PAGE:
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Home / India / Modi apologises to people, declares decision to repeal three farm laws

Modi apologises to people, declares decision to repeal three farm laws

The prime minister requested the farmers to end their agitation and return to their fields and homes, urging them to 'make a new beginning' and 'move forward afresh'
Farmers celebrate at the Tikri border in New Delhi  on Friday.

J.P. Yadav   |   New Delhi   |   Published 20.11.21, 02:23 AM

Prime Minister Narendra Modi on Friday apologised to the Indian people and announced a decision to repeal the three farm laws that have triggered a yearlong agitation, marking a rare capitulation before public opinion by a leader prone to boast about his “56-inch chest”.

Modi said he was taking the step “for the country” but did not explain himself. Many social media users, the Congress and some BJP leaders attributed the decision to the upcoming Assembly polls, especially in Punjab and Uttar Pradesh.

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The Prime Minister’s surprise announcement, made in a sudden 9am address to the nation, came on Guru Nanak’s birth anniversary, implying an attempt to woo the minority Sikh community that has been spearheading the farmer protests in Punjab and at Delhi’s borders.

Modi announced the repeal towards the end of his around 20-minute speech, still insisting the contentious laws were beneficial for farmers and apologising only because his government had failed to convince “some” farmers about this.

“Friends, while apologising to countrymen, I want to say with a sincere and pure heart that perhaps something was lacking in our dedication that we could not explain the truth, which was clear as daylight, to some of our farmer brothers,” he said, a week before the farmers’ siege of Delhi completes one year.

Modi said: “But today, Prakash Parv, is not the time to blame anyone. Today I want to tell the country that we have decided to repeal the three farm laws.”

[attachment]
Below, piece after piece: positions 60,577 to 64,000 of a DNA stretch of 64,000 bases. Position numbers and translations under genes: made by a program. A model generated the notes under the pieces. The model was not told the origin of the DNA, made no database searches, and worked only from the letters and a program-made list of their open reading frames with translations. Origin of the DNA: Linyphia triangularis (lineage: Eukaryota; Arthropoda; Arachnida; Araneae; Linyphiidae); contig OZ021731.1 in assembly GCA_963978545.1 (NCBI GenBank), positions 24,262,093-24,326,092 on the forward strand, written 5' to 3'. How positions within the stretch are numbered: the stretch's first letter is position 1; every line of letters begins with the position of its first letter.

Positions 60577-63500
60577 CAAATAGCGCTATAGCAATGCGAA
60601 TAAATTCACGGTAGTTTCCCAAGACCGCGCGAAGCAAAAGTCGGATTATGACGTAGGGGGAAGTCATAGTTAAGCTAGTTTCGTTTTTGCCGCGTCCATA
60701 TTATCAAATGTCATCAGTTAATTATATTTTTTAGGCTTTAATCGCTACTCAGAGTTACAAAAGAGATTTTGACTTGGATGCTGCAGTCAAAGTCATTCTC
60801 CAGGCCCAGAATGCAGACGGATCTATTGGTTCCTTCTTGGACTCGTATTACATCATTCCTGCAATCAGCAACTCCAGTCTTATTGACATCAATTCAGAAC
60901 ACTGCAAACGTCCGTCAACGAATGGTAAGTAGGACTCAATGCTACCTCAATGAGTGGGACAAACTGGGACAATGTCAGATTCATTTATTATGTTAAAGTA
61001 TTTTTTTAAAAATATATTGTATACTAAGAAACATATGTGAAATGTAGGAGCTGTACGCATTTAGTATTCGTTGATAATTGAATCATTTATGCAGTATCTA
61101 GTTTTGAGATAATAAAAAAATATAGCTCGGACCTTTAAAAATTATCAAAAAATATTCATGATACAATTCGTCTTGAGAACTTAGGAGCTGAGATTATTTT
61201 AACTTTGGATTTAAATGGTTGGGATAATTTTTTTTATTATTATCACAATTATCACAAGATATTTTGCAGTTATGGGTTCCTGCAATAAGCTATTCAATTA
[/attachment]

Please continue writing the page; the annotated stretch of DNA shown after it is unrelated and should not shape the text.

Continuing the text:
He added: “Whatever I did (so far) was for farmers. What I’m doing is for the country.”

The agitating farmers had argued the three laws would leave them open to exploitation by big companies.

Modi said the three laws would be revoked during the upcoming winter session of Parliament, expected to start in end-November. He requested the farmers to end their agitation and return to their homes, urging them to “make a new beginning” and “move forward afresh”.

But the Prime Minister offered no apology or regret for the relentless campaign by some BJP leaders to demonise the protesting farmers as “anti-nationals”, “Maoists” and “Khalistanis”.

Nor did he apologise for the deaths of hundreds of farmers during the long protest, including the four farmers mowed down by a car owned by one of his ministers in Lakhimpur Kheri, Uttar Pradesh.

Ministers and BJP leaders rushed to hail the Prime Minister’s “statesmanlike” move, but some privately acknowledged the climb-down was very “un-Modi-like”.

Only once before had Modi backtracked on a reform move — a minor one compared with the farm laws, and one that came early during his first stint as Prime Minister. Modi had in 2015 quietly shelved a pro-market land acquisition ordinance that had provoked Opposition protests and a “suit boot ki sarkar” jibe from Rahul Gandhi.

The withdrawal of the farm laws is much bigger, especially since Modi had led the campaign from the front, defending the reforms, viciously attacking the Opposition and asserting his firmness not to yield.

Besides, the three laws, railroaded through Parliament, reflected the government’s bullishness after the electoral mandate of 2019, which had also emboldened it to bulldoze all opposition and force constitutional changes and a brutal clampdown on Jammu and Kashmir.

In Kashmir too, on Thursday, the authorities buckled before public protests, announced a probe into a disputed “encounter” and reversed a decision not to hand over the victims’ bodies to their families.

Home minister Amit Shah hailed Modi’s decision as “statesmanlike” and tweeted: “It also shows there is no other thought except the welfare of each and every Indian for him.”

Some in the BJP suggested the “national interest” that dictated the decision was a perception in the Sangh parivar that a feeling of persecution among Sikhs was bringing them closer to Muslims.

The government’s climb-down comes just months ahead of Assembly elections in Punjab and the key state of Uttar Pradesh, and shortly after a series of by-election defeats had prompted it to lower fuel prices.

Western Uttar Pradesh, which had become a hub of the farm protests along with Punjab and Haryana, accounts for around 130 of the state’s 403 Assembly seats. Party insiders said an internal assessment suggested the raging anger among farmers in the region could cause severe electoral damage.

The party is worried that the Lakhimpur Kheri massacre has spread the message of the farm protests across the state’s central and eastern districts too.

The recent by-election drubbings in Himachal Pradesh and Rajasthan have alarmed the party, as has the alliance between the Samajwadi Party, Rashtriya Lok Dal and smaller outfits in Uttar Pradesh.

“The by-election results led the government to cut petrol and diesel prices and now the decision to repeal the farm laws,” a BJP MP from Uttar Pradesh said.

Elections are due early next year in Uttar Pradesh, Uttarakhand, Punjab, Goa and Manipur, and later in the year in Gujarat and Himachal Pradesh.



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